In conclusion, I would never try to draw anyone away from the Christian religion even though I feel some modern forms of it are not true to the spirit of Christ. I think religion is absolutely essential for the world. Look where we are without it. Deeper in spiritual crisis with every year that passes. I still go to church sometimes but, for me, spiritual truth is primarily an inner thing and I must find it in and for myself, though always seeing it in the light of Christ who is the pole star. Perhaps what this comes down to is the difference between salvation and theosis, the inner transformation of the soul. Religion is very necessary for salvation, there can be no doubt about that, but I believe that if we are truly to become what God intends us to be we have to balance it with an inner awareness that will sometimes have to come first. That, I think, is what both Christ and the Buddha did with the religion of their day, and, though we are clearly not Christ, nor even the Buddha, there is still a sense in which they serve as examples for us to emulate. For Christ doesn't just say follow me. He also says, be like me. This can lead to spiritual pride but it can also be acceptance of spiritual responsibility.

I have learnt, and continue to learn, an enormous amount from religion, and it gives expression to a good deal of what I know, but I am not able to fully subscribe to any church in this day and age. Perhaps that reflects my upbringing and certain experiences I have had, but perhaps too it is the consequence of living in a world that is near the end of an age or spiritual cycle. 

One thing I must point out, though, is that those who do without the external discipline and structural support of a religion must be extra self-disciplined in their spiritual approach or they will drift into shallow waters.


Anonymous said...

"One thing I must point out, though, is that those who do without the external discipline and structural support of a religion must be extra self-disciplined in their spiritual approach or they will drift into shallow waters."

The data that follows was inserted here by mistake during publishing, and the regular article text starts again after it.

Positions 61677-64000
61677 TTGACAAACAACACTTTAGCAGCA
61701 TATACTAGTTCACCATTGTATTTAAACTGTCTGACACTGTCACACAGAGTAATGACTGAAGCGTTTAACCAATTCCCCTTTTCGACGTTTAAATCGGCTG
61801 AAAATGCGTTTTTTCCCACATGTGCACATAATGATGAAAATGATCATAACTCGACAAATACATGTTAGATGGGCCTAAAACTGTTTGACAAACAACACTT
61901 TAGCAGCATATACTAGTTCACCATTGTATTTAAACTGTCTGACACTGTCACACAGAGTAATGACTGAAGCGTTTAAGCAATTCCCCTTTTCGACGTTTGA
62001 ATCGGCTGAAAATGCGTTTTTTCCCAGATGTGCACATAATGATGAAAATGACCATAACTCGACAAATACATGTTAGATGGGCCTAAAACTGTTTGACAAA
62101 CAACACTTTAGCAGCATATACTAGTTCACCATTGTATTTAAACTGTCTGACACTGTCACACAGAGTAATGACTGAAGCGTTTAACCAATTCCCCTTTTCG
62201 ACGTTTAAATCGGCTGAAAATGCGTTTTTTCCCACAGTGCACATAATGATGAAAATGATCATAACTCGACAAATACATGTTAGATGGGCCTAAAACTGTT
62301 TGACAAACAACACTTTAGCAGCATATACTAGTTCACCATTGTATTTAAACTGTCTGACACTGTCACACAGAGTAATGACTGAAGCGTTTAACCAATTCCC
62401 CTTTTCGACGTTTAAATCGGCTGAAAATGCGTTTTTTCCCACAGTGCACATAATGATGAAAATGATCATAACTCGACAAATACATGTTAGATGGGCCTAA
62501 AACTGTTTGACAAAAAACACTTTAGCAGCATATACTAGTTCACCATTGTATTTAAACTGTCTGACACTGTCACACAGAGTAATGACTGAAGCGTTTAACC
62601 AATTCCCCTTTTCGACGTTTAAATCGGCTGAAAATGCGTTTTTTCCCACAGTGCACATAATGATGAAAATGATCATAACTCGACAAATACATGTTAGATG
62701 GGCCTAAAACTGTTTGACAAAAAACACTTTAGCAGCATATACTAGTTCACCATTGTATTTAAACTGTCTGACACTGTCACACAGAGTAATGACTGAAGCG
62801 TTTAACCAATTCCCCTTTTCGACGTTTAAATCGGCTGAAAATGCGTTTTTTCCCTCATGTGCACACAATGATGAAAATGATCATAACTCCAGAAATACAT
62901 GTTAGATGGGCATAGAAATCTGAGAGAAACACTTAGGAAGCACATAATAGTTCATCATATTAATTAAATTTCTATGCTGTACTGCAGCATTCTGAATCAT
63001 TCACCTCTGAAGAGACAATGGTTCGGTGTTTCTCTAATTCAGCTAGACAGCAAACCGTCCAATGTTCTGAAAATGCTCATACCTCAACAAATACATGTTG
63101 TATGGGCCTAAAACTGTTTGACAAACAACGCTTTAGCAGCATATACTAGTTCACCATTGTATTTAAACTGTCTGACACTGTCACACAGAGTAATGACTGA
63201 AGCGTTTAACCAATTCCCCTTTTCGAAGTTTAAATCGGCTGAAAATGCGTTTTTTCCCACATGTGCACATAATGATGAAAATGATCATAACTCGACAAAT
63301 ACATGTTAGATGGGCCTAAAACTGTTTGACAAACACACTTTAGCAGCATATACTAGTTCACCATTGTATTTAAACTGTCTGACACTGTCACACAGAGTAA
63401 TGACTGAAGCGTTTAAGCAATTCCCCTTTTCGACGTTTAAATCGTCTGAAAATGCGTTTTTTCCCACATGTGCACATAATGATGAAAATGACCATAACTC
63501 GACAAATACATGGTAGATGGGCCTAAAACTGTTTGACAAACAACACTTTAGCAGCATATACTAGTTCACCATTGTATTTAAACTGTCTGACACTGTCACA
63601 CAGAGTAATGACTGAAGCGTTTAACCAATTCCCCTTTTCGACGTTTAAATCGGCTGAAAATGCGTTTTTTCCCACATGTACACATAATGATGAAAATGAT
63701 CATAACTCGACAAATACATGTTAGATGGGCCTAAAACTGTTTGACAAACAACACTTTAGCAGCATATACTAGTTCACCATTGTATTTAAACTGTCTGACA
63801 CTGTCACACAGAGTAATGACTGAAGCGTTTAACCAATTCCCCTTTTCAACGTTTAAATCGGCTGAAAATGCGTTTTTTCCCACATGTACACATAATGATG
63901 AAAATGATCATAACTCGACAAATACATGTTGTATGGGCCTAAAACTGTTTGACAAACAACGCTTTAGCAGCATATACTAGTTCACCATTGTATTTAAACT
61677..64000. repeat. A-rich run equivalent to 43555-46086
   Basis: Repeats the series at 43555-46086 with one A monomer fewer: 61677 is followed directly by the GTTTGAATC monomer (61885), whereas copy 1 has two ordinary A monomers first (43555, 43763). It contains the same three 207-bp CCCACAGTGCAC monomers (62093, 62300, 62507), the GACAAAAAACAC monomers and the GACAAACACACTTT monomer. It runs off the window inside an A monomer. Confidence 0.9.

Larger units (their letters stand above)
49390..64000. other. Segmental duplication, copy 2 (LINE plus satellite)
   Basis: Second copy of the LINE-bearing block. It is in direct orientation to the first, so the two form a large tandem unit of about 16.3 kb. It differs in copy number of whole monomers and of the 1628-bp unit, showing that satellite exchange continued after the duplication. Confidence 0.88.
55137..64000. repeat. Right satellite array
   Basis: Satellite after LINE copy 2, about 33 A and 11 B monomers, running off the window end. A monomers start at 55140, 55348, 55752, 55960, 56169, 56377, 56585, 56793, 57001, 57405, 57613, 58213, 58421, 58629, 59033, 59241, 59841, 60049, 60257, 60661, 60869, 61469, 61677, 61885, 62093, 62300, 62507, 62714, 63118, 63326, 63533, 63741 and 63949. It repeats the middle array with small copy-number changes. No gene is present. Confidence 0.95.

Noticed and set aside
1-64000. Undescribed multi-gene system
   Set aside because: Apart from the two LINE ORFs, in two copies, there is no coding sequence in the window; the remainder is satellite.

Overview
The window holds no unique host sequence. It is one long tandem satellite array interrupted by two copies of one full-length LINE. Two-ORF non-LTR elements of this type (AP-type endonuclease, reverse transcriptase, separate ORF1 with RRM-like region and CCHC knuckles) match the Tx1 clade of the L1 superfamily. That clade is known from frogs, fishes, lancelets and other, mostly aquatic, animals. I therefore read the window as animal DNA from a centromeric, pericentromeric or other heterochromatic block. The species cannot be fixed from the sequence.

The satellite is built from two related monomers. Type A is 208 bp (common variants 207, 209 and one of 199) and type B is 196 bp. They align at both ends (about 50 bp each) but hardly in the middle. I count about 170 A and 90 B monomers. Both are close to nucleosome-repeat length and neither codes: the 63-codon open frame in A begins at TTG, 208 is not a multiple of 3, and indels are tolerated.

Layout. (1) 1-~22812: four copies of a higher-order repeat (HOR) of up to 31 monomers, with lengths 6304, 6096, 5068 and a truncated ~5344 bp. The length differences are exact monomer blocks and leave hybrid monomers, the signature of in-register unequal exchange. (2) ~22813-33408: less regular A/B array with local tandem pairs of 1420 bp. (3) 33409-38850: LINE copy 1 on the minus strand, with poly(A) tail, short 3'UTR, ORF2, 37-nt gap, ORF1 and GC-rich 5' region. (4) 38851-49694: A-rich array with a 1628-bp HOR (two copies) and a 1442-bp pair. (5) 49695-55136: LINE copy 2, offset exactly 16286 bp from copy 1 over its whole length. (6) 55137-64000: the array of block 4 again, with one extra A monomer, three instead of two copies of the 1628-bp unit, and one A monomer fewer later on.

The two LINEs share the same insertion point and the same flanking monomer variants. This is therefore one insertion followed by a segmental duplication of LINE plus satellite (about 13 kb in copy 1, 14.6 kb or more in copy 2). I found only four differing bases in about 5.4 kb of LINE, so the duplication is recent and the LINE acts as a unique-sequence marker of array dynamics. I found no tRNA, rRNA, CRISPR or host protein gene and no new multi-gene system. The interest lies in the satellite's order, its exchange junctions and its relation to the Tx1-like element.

Yes, and most people cannot manage the self-discipline required, and need the structure of organised religion. Yours is a path to be followed rarely.

I always think Evelyn Underhill has something helpful to say, and the following quote is no exception.

"The people of our time are helpless, distracted and rebellious, unable to interpret that which is happening, and full of apprehension about that which is to come, largely because they have lost this sure hold on the eternal; which gives to each life meaning and direction, and with meaning and direction gives steadiness. I do not mean by this a mere escape from our problems and dangers, a slinking away from the actual to enjoy the eternal. I mean an acceptance and living out of the actual, in its homeliest details and its utmost demands, in the light of the eternal; and with that peculiar sense of security which only a hold on the eternal brings. When the vivid reality which is meant by these rather abstract words is truly possessed by us, when that which is unchanging in ourselves is given its chance, and emerges from the stream of succession to recognise its true home and goal, which is God - then, though much suffering may, indeed will remain, despair, will cease.

This, of course, is what religion is about ...".

Bruce Charlton said...

The big test case for our time is the sexual revolution - if a person leaves or stays outside a church and embraces one or all aspects of the sexual revolution (or indeed some other mainstream secular practice that is forbidden within the proper Christian churches) then this probably points to a false, and not Christian motivation.